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Upper Peninsula of Michigan

The Upper Peninsula known as Upper Michigan, is the northern of the two major peninsulas that make up the U. S. state of Michigan. The peninsula is bounded on the north by Lake Superior, on the east by the St. Marys River, on the south by Lake Michigan, the Straits of Mackinac, Lake Huron. Topographically, the base of the Upper Peninsula as a geologic feature lies in northeastern Wisconsin between the base of the Door Peninsula and Superior Bay. Michigan's Upper Peninsula is bounded on land by Wisconsin to the west. Five Michigan Upper Peninsula counties include nearby major islands: Mackinac Island, Round Island and Bois Blanc Island in Lake Huron are in Mackinac County; the Upper Peninsula contains 29% of the land area of Michigan but just 3% of its total population. Residents are called Yoopers and have a strong regional identity. Large numbers of French Canadian, Swedish and Italian immigrants came to the Upper Peninsula the Keweenaw Peninsula, to work in the area's mines and lumber industry.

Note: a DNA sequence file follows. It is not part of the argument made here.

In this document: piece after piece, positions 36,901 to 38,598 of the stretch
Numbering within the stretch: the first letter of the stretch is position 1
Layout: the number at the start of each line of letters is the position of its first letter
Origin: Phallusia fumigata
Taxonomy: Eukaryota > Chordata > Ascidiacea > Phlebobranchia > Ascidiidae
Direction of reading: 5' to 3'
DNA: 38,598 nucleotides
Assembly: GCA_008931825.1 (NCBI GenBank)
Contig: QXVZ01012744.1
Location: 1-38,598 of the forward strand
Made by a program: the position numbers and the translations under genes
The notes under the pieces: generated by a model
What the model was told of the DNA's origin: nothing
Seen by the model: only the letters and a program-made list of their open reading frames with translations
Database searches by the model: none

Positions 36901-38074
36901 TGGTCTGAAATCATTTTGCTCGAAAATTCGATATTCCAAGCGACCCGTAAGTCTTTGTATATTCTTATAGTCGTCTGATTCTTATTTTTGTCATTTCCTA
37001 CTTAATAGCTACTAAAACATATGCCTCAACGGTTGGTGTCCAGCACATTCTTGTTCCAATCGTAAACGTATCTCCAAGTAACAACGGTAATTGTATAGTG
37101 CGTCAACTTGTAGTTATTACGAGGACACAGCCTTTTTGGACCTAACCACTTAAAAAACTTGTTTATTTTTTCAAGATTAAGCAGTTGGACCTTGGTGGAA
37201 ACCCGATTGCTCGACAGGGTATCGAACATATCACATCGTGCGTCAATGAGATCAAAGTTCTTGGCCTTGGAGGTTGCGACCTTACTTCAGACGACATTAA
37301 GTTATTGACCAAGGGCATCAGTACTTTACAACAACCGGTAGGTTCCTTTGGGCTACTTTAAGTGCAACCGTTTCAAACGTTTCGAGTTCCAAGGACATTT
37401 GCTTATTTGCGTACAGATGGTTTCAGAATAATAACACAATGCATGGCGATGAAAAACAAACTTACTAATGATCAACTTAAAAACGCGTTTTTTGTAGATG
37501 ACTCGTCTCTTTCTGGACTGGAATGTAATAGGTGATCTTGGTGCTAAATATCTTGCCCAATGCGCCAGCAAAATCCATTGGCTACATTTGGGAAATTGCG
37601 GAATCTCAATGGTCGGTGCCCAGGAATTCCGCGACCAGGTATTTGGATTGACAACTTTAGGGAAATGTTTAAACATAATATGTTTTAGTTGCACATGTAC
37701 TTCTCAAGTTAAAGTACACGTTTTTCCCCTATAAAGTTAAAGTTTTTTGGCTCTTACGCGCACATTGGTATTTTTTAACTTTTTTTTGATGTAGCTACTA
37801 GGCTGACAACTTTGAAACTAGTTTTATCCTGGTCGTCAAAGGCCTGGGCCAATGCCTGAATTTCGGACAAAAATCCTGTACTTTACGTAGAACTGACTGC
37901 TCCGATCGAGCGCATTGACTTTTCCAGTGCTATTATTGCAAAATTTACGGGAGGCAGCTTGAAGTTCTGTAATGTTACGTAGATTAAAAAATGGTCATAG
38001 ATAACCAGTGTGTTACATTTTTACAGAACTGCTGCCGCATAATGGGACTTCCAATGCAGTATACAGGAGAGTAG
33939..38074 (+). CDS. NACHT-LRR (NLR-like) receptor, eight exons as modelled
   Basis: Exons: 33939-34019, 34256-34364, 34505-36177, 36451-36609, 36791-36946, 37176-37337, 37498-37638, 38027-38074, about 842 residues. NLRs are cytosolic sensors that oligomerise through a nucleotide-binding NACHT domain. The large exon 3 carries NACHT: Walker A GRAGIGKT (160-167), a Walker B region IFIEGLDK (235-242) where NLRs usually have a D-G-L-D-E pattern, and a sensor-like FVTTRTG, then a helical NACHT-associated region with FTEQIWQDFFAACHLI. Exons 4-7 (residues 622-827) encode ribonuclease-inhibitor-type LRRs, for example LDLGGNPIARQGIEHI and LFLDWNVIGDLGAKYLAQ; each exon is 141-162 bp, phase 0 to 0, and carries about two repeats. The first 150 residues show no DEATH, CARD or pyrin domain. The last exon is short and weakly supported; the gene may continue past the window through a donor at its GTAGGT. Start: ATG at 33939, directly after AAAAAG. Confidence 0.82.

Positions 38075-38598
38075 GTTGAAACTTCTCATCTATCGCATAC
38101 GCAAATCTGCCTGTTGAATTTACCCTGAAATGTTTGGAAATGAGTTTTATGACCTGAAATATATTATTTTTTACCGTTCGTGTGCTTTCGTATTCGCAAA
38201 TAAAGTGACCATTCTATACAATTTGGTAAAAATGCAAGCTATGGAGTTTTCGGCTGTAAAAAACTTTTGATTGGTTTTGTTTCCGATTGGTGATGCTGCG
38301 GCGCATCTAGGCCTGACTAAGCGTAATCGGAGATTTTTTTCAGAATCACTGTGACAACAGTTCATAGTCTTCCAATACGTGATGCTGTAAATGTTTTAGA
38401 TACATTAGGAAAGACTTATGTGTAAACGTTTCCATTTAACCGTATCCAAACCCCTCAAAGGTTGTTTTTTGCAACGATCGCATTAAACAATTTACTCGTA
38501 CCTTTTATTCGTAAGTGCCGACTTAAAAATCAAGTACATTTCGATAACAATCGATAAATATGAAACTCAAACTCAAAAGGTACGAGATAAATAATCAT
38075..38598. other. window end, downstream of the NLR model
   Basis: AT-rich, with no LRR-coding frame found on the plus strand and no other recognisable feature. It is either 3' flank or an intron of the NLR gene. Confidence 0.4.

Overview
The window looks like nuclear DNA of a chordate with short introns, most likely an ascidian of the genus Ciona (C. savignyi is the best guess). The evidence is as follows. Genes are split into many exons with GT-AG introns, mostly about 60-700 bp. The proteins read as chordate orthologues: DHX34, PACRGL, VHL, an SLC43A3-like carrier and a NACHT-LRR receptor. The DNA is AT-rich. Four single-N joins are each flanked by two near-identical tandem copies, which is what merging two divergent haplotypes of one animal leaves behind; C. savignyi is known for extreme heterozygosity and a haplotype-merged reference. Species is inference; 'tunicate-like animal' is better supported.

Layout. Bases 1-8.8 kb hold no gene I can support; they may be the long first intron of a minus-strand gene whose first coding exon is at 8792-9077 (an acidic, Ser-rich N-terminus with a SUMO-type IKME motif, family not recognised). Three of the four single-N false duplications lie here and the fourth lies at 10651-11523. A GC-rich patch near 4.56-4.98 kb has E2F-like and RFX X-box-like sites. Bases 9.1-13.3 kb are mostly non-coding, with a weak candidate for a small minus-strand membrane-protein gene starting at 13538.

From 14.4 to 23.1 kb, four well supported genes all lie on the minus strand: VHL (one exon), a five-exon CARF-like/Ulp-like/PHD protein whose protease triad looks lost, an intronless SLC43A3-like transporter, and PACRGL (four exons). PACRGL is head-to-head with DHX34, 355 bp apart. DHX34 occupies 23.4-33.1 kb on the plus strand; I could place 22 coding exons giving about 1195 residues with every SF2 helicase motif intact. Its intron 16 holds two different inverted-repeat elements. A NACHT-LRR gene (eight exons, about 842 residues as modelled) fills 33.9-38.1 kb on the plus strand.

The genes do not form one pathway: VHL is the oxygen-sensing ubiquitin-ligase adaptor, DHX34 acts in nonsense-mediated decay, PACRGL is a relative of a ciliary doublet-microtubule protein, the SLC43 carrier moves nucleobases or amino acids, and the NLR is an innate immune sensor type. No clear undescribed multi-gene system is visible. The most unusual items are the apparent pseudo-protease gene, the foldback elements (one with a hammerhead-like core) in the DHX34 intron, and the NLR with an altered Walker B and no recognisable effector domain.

The peninsula includes the only counties in the United States where a plurality of residents claim Finnish ancestry. The peninsula's largest cities are Marquette, Sault Ste. Marie, Menominee and Iron Mountain; the forested land, soil types, short growing season and logistical factors make the Upper Peninsula poorly suited for agriculture. The economy is based on logging and tourism; the first known inhabitants of the Upper Peninsula were tribes speaking Algonquian languages. They arrived around A. D. subsisted chiefly from fishing. Early tribes included the Menominee and the Mishinimaki. Étienne Brûlé of France was the first European to visit the peninsula, crossing the St. Marys River around 1620 in search of a route to the Far East. French colonists laid claim to the land in the 17th century, establishing missions and fur trading posts such as Sault Ste. Marie and St. Ignace. Following the end of the French and Indian War in 1763, the territory was ceded to Great Britain. Sault Ste Marie, Michigan is the oldest European settlement in Michigan and the site of Native American settlements for centuries.